Montrose-based co-operative Grampian Growers Ltd has announced a new alliance aimed at increasing market share for its 25 seed potato growing members.

Back in 2012 the company invested heavily in new grading equipment and at the same time unveiled a potato breeding initiative in partnership with English packers E Park and Sons and Andrew Skea Organics based at Auchterhouse near Dundee.

Known as the GPS partnership the consortium’s plan was to fund breeding work at the James Hutton Institute (JHI) near Dundee and to jointly promote and market new varieties from the programme.

That work is now well under way with 640 six tuber plots to be grown this year on a site near Forfar. By 2017 there could be top selections available for larger scale trial plots.

Potato breeding is not a rapid process but the Grampian Growers management team – managing director Mark Clark, potato manager David Murdie and general manager Sandy McGowan – know that the rewards are there if the right variety emerges.

Their own variety Gemson emerged from an earlier breeding programme with JHI predecessor, the Scottish Crop Research Institute (SCRI).

Gemson is proving ideal for the baby potato and salad markets, both of which are proving to be resilient sectors in a difficult overall potato market. Out of the annual Grampian Growers seed throughput of between 10,000 and 12,000 tonnes, some 4,500 tonnes is now Gemson for the UK market.

Mark Clark said: “We always thought Gemson would do well but it is currently running at three times our expectations in terms of tonnage and is in the top 20 in the UK.”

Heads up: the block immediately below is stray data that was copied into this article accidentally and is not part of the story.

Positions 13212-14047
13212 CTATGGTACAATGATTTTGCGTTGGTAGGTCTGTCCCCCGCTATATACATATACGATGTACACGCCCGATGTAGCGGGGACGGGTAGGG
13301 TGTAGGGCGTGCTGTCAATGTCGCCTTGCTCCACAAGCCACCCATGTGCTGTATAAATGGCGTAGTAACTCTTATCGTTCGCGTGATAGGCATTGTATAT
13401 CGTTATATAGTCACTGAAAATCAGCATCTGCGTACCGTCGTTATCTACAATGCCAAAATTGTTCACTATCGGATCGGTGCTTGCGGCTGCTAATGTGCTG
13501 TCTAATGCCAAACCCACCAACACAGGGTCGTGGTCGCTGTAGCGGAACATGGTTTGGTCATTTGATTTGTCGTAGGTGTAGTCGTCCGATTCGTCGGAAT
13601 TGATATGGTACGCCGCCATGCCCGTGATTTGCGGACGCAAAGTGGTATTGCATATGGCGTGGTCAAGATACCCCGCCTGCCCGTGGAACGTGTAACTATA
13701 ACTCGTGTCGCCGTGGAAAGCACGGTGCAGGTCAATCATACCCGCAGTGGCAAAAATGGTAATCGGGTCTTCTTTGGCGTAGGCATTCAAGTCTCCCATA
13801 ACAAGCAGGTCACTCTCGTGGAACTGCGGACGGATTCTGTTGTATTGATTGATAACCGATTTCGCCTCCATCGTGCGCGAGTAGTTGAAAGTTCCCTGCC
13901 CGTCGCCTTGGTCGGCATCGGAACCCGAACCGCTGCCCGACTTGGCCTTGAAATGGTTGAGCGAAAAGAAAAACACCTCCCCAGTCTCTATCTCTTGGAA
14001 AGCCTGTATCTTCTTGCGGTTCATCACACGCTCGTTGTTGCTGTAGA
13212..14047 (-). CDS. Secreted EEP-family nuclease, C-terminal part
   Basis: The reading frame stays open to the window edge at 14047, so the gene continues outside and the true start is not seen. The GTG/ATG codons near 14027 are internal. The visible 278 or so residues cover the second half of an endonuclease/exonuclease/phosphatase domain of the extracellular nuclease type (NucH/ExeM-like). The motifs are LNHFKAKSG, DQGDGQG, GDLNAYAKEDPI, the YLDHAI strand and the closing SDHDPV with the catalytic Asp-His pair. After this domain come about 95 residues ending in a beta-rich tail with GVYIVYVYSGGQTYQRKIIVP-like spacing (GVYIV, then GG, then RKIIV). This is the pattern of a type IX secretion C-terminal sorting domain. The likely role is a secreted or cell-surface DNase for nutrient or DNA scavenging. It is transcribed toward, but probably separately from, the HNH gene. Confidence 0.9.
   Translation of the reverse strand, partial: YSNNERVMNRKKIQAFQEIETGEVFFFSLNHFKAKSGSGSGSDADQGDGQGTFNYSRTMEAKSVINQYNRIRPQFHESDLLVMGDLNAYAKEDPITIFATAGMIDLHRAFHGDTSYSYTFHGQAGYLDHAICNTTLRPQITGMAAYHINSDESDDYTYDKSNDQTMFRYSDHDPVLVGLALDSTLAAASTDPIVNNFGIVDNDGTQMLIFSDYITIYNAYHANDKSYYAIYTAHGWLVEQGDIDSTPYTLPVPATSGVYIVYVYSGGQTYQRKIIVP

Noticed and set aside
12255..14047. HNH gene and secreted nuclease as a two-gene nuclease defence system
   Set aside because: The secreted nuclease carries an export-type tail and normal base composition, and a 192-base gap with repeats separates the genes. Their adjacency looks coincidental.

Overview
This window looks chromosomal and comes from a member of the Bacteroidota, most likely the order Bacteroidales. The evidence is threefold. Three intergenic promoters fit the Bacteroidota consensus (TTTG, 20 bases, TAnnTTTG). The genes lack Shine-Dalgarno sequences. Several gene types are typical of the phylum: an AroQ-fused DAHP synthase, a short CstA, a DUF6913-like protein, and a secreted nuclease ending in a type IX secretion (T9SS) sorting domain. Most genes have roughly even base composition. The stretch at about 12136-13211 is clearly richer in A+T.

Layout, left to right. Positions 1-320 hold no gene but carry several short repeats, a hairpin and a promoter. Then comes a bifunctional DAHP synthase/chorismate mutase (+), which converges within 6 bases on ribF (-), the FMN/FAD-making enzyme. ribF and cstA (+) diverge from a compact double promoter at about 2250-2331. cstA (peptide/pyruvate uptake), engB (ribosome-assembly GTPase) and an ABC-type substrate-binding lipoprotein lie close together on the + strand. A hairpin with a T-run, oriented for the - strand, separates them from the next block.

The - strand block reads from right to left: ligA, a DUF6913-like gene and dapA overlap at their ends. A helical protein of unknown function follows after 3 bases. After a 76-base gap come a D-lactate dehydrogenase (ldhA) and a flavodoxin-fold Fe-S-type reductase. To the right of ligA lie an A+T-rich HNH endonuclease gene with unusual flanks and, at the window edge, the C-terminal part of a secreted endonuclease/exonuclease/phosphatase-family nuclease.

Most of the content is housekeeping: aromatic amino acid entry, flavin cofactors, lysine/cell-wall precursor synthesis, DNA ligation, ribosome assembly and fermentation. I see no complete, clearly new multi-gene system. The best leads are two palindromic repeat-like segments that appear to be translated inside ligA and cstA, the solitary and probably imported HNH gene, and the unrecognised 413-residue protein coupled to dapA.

Grampian Growers is also heavily committed to the export market to North Africa, Egypt and Israel.

“Our plan is to increase our export activity from around 30% of our business to nearer 50%. While the GPS partnership is well under way it will take time and we could see that Grampian Growers needed varieties that were nearer the market,” said David Murdie.

“I was at the Potato Europe exhibition in 2011 manning our small stand and opposite us was a much larger stand belonging to Dutch seed company AgroPlant. I went over and introduced myself to Joris van der Lee who turned out to be a member of the fourth generation to run this family company. It handles 50,000 tonnes of seed and exports to 50 countries.”

The upshot is that a marketing agreement has been formed which will give Grampian exclusive sales rights in the UK and Ireland. Initially any seed of AgroPlant varieties will be imported from Holland for planting in England and Ireland but stem cuttings will shortly arrive at Scottish Government’s SASA laboratories near Edinburgh for quarantine purposes before being used as the genesis of a micro-tuber multiplication programme.

Sandy McGowan said: “AgroPlant have five main varieties that we are interested in – Messi, Metro, Picobello, Dido and Actrice. We may well find that some of these varieties grow better in Scotland and that we have an export market for them.

“Our partnership with AgroPlant could help us in other ways because they supply Desiree to Algeria and that is a large tonnage market that has been reducing for Scottish seed growers for many years. More than 300 tonnes of Desiree have been supplied to an AgroPlant customer in Algeria.”

There are high hopes that the AgroPlant varieties could be eminently suitable for the UK fish and chip shop and pre-packing markets.

Mr Clark concluded: “I am looking forward to working with AgroPlant and the Van der Lee family. Theirs is a similar type of business to ours and has the same sort of ethos. Our bulb and flower business has been built up around long-term relationships and I am sure this new partnership will run along the same lines.”